Fireside Meetups #1: Ystradfellte, Wales

Finding Inspiration in Waterfall Country

After a year of what seems like endless restrictions, it was brilliant to kick off our first Fireside Meetup in glorious sunshine at the Four Falls Trail in Wales!

To get involved with our events, join our Meetups group at www.meetup.com/fireside-meetups (or search ‘Fireside Meetups’ on the Meetups app). It’s free to join and a lot of our hikes and adventures are free too.

Scroll the gallery for pictures from this Meetup

Fireside Meetups - Ystradfellte Apr21

 

“This walk had a special significance for me as it was my last walk outside of my immediate area in the West Country, that I went on before the Coronavirus pandemic hit in March 2020.”

We launched our Fireside Meetups group on the Meetup.com site and app after what felt like an endless third lockdown over the winter months. As the restrictions on travel and groups started to ease slightly in March, we were able to launch our first Meetup walk at the Four Waterfalls Trail in Ystradfellte in the Brecon Beacons of Wales.

This walk had a special significance for me as it was my last walk outside of my immediate area in the West Country, that I went on before the Coronavirus pandemic hit in March 2020. I’ll never forget the weird sense of doom as news broke while we were on the hike that the UK would be entering its first ever social lockdown in a matter of days. The return home had a slightly frenetic energy, compounded by the evident stockpiling as people grabbed the last bog rolls at the service station on the M4!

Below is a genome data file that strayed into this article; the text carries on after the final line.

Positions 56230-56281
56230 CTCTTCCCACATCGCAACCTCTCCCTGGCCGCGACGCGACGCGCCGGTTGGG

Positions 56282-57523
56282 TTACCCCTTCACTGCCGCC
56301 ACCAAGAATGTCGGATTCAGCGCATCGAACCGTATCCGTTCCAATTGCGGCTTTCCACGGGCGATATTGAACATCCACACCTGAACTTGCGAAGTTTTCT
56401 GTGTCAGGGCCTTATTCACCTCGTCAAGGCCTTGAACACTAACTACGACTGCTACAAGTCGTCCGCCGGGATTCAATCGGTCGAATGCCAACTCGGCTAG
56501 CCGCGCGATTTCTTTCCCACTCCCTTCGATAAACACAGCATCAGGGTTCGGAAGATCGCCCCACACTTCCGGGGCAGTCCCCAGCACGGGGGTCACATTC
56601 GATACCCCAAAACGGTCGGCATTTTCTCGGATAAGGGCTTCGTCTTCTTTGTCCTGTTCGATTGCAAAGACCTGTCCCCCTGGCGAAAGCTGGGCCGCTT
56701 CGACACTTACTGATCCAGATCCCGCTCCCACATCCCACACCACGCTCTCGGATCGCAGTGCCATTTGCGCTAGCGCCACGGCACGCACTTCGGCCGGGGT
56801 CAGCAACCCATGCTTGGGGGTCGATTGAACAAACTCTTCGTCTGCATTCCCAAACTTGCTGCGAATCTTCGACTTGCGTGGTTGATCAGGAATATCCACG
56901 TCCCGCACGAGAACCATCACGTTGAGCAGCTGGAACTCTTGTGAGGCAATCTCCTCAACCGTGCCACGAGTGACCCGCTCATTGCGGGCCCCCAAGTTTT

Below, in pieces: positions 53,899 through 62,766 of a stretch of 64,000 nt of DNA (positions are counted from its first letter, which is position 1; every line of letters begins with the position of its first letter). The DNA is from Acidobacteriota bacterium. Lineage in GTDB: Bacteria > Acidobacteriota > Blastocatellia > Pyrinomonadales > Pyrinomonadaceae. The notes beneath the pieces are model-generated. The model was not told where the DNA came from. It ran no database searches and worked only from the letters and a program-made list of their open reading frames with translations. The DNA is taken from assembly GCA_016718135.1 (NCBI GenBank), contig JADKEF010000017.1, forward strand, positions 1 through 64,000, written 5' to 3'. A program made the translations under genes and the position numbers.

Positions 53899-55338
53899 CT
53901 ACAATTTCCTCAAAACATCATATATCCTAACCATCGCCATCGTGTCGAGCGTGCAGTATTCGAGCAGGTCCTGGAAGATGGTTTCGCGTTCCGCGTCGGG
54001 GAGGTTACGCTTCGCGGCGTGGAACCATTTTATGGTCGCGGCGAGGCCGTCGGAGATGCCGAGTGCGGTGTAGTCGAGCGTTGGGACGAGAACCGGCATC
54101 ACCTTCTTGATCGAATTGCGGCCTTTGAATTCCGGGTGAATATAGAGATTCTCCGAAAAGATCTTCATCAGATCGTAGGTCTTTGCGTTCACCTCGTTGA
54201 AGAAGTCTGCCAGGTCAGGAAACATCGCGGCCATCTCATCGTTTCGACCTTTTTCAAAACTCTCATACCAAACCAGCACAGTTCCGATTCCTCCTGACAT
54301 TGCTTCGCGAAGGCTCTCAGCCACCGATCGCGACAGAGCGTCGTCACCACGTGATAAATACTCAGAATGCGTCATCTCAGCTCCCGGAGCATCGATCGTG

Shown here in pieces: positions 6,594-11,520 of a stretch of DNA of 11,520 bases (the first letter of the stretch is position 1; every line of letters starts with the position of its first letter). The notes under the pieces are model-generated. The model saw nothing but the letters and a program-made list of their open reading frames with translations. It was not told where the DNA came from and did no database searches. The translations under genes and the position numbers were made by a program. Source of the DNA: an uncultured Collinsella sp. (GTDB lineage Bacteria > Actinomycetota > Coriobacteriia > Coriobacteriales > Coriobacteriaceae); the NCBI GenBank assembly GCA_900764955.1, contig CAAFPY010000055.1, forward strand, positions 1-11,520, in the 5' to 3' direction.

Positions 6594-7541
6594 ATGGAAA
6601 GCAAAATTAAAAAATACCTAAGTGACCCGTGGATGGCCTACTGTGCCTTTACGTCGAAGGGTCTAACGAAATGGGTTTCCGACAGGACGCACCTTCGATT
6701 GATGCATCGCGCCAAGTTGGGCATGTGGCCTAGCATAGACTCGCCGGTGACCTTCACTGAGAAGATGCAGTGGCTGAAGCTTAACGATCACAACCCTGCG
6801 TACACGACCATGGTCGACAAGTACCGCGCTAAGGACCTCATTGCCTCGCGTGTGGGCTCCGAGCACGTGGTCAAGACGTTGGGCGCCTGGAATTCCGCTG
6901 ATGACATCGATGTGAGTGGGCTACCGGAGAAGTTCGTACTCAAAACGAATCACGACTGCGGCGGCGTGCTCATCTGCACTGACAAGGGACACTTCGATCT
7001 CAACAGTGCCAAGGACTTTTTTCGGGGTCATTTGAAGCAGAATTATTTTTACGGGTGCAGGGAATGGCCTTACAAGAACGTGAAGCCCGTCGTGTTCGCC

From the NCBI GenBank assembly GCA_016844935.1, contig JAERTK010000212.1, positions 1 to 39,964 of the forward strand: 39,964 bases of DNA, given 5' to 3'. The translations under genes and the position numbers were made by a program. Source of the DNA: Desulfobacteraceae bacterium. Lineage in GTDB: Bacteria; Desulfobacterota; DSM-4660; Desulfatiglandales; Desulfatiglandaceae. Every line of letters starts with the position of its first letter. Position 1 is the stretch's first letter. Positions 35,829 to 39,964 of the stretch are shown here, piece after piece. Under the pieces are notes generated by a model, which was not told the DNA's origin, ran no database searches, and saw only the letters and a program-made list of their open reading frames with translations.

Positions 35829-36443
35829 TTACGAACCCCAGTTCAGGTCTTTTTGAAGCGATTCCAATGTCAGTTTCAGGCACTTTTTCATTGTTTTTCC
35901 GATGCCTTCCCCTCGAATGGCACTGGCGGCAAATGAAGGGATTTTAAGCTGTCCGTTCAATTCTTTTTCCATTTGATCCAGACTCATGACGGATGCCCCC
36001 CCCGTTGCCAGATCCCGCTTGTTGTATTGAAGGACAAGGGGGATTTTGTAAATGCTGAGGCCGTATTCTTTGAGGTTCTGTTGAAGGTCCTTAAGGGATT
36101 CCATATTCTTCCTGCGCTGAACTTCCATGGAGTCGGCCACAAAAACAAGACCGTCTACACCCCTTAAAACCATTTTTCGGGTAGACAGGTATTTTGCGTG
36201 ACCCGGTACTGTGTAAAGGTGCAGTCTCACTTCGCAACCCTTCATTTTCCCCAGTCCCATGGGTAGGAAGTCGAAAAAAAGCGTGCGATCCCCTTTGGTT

“It felt pertinent to mark the gradual return to normality a year almost to the day later with a re-visit to the Ystradfellte falls.”

It felt pertinent to mark the gradual return to normality a year almost to the day later with a re-visit to the Ystradfellte falls. The last time I was there it had been raining for weeks and the falls were in full roar, but this time it hadn’t rained for weeks, and I was fully expecting dried up riverbeds and a group of grumpy, disappointed faces as we traipsed the trail. Thankfully, the river was still flowing, albeit not with the intensity of a year before, and the waterfalls didn’t disappoint.

As always with Fireside, we’re about finding your own path and making your unique story. So, despite the very well-defined routes around the waterfalls and veritable flood of people staring at phones as they shuffled along them, there are unofficial routes off the main drag and those were what we followed. Having met everyone at the main Gwaun Hepste car park and enjoyed a round of freshly made Fireside Brew coffee at the picnic tables outside, we then set off around 9am. Despite the earlyish hour, the sun was shining and being a weekend at the end of lockdown #3 guaranteed a lot of arrivals to the trail, so we followed the main track until we reached the first fall, Sgwd Clun Gwyn.

“There’s even a rope swing so you can throw yourself out over the river if you get bored waiting for people to finish their selfies.”